Sample HICT Workout

Gretchen Reynolds who made the article famous writes in New York Times blog

“During the intermezzo, the unexercised muscles have a moment to, metaphorically, catch their breath, which makes the order of the exercises important.”

This workout has a complete set of 12 exercises that require no equipment. The High-Intensity Circuit Training protocol works all the muscles of your body. Perform each exercise in rapid sequence for 30 seconds and take rest for 10 seconds in between. Repeat1-3 or more times if you have time.

Jumping Jacks: Start by standing with your feet simultaneously. Move your feet out to the side and raise your arms above your head. Immediately reverse the motion by jumping back to the starting position.

Wall Sit: Just drop into a static squat, spread your feet shoulder width apart and just stay. If you have an open wall, try this exercise leaning up against it. Gently try to keep most of your weight on your heels. Keep your hands folded near your chest. Make sure you’re holding your breath. Stay low if you can.

Push Up: Come into the plank position, with hands under, slightly outside your shoulder length. Lower your body until your stomach nearly touches the floor. Pause and keep your stomach pulled in. Try not to round your shoulders. Move back to the starting position as quickly as possible. Keep your core braced the entire time.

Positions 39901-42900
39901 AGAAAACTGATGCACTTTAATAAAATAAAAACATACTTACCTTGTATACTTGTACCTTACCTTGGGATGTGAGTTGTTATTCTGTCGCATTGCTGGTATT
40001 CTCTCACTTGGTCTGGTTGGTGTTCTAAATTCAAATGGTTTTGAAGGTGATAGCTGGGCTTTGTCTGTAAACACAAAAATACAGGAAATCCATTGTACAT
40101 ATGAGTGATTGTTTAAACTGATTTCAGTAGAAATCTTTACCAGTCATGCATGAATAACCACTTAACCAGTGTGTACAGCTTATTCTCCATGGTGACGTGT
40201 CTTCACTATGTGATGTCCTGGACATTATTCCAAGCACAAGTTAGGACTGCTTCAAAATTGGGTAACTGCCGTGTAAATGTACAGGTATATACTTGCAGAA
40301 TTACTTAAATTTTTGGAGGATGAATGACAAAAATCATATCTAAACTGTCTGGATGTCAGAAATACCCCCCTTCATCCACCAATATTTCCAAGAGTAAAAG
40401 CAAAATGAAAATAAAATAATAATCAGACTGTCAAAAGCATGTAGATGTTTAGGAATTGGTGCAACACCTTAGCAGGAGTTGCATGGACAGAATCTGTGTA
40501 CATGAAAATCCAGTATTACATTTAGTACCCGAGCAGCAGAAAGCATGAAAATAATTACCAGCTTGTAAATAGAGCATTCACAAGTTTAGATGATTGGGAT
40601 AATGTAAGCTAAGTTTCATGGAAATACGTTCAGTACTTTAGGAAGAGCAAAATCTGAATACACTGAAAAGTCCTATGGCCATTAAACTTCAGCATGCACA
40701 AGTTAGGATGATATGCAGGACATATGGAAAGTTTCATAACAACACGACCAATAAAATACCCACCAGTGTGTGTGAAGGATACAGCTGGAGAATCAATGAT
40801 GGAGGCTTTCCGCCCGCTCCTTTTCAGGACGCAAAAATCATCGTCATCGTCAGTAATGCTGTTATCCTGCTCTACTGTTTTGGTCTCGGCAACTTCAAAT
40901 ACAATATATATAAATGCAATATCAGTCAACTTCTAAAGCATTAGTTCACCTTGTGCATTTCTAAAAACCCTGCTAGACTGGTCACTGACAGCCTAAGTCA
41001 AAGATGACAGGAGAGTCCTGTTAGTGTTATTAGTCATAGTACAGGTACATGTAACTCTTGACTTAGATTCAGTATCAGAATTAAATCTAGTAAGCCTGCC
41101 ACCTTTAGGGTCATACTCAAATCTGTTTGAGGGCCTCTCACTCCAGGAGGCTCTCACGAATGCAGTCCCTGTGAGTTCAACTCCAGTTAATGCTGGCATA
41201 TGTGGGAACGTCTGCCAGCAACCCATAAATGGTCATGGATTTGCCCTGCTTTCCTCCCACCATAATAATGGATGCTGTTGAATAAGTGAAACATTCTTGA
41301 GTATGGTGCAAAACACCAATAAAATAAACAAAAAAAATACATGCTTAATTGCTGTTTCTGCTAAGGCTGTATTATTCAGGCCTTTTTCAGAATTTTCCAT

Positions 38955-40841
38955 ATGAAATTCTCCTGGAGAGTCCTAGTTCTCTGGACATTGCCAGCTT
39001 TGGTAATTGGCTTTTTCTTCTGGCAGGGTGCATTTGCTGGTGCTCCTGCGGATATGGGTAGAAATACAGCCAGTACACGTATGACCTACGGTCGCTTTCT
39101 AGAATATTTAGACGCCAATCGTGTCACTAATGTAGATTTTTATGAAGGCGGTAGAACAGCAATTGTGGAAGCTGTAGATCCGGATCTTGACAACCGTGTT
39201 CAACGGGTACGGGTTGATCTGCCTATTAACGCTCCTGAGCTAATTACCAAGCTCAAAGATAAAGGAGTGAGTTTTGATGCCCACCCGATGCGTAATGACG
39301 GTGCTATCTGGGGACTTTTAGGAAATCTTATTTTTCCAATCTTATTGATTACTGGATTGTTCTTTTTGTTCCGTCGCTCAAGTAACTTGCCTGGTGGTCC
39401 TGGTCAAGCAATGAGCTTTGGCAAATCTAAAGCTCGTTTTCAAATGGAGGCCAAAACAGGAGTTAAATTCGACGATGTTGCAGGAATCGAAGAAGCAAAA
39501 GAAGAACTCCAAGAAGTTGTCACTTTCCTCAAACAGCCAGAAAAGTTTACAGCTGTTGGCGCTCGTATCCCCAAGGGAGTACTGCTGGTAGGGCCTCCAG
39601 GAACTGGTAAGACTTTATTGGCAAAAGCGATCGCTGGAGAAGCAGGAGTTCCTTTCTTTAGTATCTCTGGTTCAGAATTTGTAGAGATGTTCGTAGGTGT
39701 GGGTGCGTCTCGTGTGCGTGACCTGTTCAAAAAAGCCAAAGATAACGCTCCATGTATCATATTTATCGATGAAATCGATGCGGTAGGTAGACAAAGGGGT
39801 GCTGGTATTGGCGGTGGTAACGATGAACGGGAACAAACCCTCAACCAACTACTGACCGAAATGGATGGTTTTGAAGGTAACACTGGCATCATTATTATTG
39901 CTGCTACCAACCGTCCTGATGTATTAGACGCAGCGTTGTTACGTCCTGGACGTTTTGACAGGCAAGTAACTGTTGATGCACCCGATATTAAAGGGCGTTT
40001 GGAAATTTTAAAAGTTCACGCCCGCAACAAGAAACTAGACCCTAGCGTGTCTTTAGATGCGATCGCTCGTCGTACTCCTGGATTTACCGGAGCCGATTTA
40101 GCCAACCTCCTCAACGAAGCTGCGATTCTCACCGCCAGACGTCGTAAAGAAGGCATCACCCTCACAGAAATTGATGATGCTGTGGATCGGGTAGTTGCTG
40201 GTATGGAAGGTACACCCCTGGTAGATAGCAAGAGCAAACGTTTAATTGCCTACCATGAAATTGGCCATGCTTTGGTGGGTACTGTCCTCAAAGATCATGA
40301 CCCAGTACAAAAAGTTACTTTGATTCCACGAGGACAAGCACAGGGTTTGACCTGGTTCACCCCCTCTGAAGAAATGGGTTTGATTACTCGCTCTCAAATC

Abdominal Crunches: Lie on the floor. Keep your hands on both sides of your head, bend your knees with your feet on the floor. Keeping your feet planted firmly on the floor, raise your shoulders and upper back away from the floor. Exhale as you come up and inhale as you go down.

Step Ups: All you need for the move is a sturdy chair, short bench, or solid coffee table to step. To start, place your right foot on top of the seat. Press through your right heel as you step onto the seat. Gently bringing your left foot to meet your right, so you are standing on the bench.

Return to the original position by stepping down with the right foot. Then bring your left feet down, so both are on the floor. Complete one set of reps with the right foot and the other with the left one.

Squat: Keep your feet shoulder-width apart. Sink down, press back up to your heels. Stick your butt out sink down as low as you can control. Press back up to your heels.